Common Eye Problems in Children

As an adult, it’s pretty simple to take care of your vision and eye health. You know when your vision changes, for example. But small children may not realize anything is wrong. How can you help them if you have no idea what’s happening? 

At Cooper Eye Care, our team of talented providers work with children as well as adults, and we want to help you protect your child’s eye health. Here, we discuss some of the most common childhood eye problems, and advise you on what to look for, as well as what kinds of screening your child should have. 

Alignment problems

Some of the most common childhood eye problems involve the eyes not aligning properly. One example is strabismus, which is when one eye turns inward, upward, downward, or outward. It happens when the muscles in your child’s eyes don’t work together as they should. 

There are effective treatments for strabismus. The best treatment depends on many factors, including your child’s age and the severity of the problem. There’s also a condition called pseudostrabismus, which is the appearance of crossed eyes, usually in infants. 

Another common childhood problem is amblyopia, which is sometimes called lazy eye. Poor vision in a normal eye can occur when your child has misaligned eyes, or poor focus. 

Refractive errors

If the shape of your child’s eyes is not quite right, the light doesn’t bend as it should. The result is conditions you’ve probably heard of, like nearsightedness, farsightedness, or astigmatism. 

For school-age children, nearsightedness can be especially problematic, and it is, among the refractive errors, the most common in children. Glasses can correct refractive errors. 

Inflammation, infection, and blocked glands

Blocked tear ducts can cause the eyes to collect mucus, which is a common problem in babies. Conjunctivitis, or pink eye, is quite common in children. You’ll notice the white part of your child’s eyes becomes red, and they may have a discharge.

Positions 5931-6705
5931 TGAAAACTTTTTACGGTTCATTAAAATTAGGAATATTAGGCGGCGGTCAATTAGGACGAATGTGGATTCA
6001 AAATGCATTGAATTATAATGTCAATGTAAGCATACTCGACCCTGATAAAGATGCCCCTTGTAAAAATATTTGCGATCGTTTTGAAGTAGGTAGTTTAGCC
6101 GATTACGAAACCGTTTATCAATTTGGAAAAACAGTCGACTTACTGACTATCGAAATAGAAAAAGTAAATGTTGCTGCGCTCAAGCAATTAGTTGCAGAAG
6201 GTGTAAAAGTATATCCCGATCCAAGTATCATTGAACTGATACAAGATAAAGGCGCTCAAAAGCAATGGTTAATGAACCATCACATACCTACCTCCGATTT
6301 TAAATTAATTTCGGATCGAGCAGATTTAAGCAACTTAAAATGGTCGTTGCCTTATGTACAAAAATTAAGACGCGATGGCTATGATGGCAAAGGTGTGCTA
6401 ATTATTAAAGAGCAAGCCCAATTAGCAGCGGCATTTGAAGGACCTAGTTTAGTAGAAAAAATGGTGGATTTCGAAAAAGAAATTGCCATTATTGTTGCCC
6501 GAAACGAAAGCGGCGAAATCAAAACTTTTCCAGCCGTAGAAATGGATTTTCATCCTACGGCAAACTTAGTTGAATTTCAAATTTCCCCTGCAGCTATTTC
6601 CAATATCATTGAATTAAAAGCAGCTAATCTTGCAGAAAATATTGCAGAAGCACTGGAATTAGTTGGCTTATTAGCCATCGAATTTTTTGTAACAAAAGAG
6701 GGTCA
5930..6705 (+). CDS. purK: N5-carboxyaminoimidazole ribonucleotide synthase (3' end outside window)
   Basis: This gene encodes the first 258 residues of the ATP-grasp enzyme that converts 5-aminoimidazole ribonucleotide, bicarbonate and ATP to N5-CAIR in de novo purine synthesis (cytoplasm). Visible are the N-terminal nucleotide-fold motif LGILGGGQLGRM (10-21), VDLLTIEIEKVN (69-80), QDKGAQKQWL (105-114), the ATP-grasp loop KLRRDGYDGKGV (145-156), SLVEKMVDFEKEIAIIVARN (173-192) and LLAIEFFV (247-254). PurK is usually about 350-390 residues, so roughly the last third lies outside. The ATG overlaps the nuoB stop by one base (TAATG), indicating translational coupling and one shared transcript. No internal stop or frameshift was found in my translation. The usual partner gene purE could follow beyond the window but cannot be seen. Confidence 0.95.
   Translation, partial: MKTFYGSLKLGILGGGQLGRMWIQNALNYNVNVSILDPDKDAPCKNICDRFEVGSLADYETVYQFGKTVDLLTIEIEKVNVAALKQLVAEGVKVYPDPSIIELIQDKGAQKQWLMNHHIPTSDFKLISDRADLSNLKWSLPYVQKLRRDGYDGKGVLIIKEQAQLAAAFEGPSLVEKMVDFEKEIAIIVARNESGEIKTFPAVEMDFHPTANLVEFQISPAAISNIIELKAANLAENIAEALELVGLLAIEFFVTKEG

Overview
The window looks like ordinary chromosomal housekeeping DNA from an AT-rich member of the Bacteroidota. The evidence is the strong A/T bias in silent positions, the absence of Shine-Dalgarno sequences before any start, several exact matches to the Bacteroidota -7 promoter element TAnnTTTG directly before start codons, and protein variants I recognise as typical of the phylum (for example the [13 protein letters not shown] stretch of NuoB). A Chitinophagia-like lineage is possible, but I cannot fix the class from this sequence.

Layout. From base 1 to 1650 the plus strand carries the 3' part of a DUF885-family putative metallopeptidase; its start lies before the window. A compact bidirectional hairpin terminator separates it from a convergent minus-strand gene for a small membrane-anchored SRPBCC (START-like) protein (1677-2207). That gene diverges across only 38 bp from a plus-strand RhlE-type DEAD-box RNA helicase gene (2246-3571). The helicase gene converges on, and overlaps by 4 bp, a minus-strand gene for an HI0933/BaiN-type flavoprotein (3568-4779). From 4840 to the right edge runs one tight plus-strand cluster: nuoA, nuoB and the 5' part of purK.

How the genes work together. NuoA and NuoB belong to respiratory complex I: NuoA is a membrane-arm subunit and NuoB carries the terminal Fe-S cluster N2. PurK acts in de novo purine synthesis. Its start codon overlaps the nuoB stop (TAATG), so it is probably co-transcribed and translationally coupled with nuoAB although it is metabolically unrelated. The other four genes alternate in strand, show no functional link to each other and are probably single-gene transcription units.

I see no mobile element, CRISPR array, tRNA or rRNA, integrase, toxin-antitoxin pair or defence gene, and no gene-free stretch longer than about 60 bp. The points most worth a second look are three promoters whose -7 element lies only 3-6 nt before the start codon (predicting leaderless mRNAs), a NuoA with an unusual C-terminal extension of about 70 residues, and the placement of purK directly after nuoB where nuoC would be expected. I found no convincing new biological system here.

If your child’s oil glands in their eyelids become inflamed, their eyelids may swell. This is called blepharitis. A stye is a painful, red bump on the eyelid and is the result of an infected oil or sweat gland. 

What to look for in your child’s eyes

If you notice that your child rubs their eyes constantly, or they seem to be particularly sensitive to light, you should schedule an appointment. Other symptoms to watch for include: 

Regular screenings

Your child’s pediatrician will include checking for general eye health when they are newborns. Your child should also be screened during checkups during their first year. At about three and a half years old, their pediatrician should do a routine eye health screening and a visual acuity test. 

At around five years old, your child should have their eye alignment checked by their pediatrician, and be referred to a specialist if there are problems. 

After the age of five, routine screenings should occur, and if any symptoms of poor vision appear, they should come to see us. If your child wears glasses, they should have an annual checkup. 

If you have questions, or suspect something isn’t quite right with your child’s eyes, schedule an appointment at Cooper Eye Care today. We’re happy to help!

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